Keeping it real: life as a "cultural adviser" to EastEnders

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With plot-lines where planes destroy entire villages and wives bury abusive husbands under patios, soap and realism may seem like odd bedfellows. But even viewers who are happy to suspend their disbelief to enjoy far-fetched storylines will have scant regard for characters not rooted in a recognisable reality.

That's why, a year ago, I was asked to be a "cultural adviser" to EastEnders. I help with the accurate portrayal of the cultural and religious aspects of the Masoods, Albert Square's resident Asian Muslim family. Where culture is relevant - as in the current storyline about their gay son, Syed - the depiction needs to be as accurate as a fictional East End square allows.

Even now, British television drama rarely has Asian characters moving far beyond terrorist or shopkeeper. In part, this is due to a lack of Asian talent behind the camera. No amount of googling can help a white writer capture exactly what it's like, for example, to grow up with a pushy Asian mum. Left with the choice of either diluting a culture and religion or getting it wrong, programme-makers often avoid the subject altogether.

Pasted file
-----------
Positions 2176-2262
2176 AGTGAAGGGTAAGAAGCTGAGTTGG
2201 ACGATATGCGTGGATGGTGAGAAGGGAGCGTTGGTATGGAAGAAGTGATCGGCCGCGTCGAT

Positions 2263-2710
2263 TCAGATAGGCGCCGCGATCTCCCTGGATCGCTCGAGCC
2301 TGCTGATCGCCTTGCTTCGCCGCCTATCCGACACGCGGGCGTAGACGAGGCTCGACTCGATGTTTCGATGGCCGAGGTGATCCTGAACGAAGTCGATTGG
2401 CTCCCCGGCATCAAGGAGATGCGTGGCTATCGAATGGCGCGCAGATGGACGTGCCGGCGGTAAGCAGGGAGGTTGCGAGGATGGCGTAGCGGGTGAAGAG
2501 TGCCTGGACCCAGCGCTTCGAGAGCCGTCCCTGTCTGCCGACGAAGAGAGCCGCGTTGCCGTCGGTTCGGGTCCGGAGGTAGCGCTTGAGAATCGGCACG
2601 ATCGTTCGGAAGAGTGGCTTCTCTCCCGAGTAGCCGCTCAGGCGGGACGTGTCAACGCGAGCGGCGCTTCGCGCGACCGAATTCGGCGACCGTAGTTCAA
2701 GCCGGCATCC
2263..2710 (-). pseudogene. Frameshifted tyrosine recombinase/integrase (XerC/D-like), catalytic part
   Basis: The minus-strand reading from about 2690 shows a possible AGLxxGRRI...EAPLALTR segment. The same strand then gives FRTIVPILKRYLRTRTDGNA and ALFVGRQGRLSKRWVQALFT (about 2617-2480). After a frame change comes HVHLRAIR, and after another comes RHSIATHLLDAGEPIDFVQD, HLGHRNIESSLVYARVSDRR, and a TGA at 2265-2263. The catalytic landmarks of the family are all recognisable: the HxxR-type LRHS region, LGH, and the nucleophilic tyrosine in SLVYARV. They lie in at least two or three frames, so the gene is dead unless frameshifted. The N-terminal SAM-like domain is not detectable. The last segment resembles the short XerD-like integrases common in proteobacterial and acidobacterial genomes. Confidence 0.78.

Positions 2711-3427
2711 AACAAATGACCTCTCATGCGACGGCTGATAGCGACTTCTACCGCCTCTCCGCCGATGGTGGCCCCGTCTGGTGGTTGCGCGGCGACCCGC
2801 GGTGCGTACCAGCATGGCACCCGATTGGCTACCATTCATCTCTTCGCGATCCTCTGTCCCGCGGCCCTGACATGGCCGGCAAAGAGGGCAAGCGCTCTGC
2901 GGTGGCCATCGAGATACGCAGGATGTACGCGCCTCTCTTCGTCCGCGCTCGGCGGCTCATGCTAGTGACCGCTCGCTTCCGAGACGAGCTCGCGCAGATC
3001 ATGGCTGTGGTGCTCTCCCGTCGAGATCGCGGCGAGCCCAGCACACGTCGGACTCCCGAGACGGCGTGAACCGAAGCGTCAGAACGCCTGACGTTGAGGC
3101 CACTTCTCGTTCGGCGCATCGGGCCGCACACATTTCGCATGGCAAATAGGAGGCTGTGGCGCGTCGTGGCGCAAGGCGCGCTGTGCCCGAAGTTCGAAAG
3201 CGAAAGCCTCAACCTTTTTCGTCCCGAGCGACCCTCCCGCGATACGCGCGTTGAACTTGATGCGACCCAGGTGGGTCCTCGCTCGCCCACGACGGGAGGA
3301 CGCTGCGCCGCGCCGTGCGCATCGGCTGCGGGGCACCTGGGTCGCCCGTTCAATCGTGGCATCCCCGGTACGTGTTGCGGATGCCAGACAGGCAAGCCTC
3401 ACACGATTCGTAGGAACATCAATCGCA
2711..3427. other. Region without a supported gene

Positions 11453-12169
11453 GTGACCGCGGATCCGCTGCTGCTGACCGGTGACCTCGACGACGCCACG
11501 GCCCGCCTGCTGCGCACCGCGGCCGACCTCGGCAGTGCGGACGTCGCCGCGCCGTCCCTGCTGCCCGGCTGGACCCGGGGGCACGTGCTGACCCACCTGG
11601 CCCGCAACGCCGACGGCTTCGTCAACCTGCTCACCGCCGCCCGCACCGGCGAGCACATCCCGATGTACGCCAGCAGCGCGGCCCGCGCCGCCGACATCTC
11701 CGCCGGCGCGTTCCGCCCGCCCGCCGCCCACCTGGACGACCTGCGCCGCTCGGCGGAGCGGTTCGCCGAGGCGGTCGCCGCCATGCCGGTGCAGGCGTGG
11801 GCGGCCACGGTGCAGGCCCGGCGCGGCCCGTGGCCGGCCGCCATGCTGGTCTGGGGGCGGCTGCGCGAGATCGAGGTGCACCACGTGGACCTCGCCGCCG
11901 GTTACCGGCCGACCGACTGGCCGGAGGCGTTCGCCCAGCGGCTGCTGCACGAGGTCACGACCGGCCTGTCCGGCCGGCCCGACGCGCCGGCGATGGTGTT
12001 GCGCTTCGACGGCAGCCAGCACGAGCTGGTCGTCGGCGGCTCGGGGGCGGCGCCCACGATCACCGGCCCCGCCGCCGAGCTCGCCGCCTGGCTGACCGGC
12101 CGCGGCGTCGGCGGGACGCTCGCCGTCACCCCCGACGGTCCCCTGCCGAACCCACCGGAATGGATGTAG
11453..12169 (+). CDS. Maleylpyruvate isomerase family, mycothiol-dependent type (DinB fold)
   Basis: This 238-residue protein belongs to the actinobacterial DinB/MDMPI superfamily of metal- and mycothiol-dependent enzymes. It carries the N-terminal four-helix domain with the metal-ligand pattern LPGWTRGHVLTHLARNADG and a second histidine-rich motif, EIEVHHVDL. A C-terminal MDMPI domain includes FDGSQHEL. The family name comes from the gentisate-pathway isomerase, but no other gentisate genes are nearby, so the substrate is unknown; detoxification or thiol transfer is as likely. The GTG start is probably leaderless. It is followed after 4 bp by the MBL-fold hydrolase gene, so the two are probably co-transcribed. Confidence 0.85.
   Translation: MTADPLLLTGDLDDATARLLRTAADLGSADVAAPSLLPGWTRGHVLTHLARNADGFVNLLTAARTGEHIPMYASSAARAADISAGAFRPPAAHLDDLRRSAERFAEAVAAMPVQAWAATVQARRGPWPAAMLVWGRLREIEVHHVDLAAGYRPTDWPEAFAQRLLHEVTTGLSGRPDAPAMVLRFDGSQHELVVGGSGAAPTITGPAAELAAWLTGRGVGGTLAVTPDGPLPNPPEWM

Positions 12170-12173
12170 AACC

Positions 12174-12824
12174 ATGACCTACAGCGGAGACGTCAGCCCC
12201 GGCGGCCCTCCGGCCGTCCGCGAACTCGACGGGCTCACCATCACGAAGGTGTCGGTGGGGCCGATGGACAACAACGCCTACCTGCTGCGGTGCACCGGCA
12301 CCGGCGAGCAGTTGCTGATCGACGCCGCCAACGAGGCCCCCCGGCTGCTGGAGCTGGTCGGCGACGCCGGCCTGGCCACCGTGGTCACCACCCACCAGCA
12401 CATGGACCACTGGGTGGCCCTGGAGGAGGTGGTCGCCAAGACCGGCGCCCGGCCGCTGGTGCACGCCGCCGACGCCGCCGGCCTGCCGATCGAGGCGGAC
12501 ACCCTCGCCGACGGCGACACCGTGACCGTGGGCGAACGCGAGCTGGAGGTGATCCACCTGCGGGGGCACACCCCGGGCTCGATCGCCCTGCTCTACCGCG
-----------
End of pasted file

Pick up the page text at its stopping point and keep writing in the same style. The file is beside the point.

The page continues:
It was a bold move to put the gay Muslim storyline centre stage, not least because Asian viewers were unimpressed by the last Asian family on Albert Square. This time, EastEnders has fared better. While not everyone is happy about the storyline, most of the feedback I received from British Asians about the Masoods was positive. This ranged from those pleased to see an Asian family getting a big storyline to gratitude from Muslims - fed up of being represented in the media by women in burqas - that Syed's lavish wedding was shown as contemporary and fun.

Viewers don't always want culture shoved down their throats: Milly's ethnicity in the 1990s hit This Life was referred to only once in two series. There are still strides to make in terms of realism (if we were really in east London, wouldn't the Masoods be from Bangladesh rather than Pakistan?), but still, it's a positive step.

I have no veto over storylines, but perhaps my true value lies far from the scripts, out with the wardrobe department to advise on suitable mosque attire. In the Asian shops of the real East End, I was the only one able to barter for a discount.

This article appears in the 15 February 2010 issue of the New Statesman, Everything you know about Islam is wrong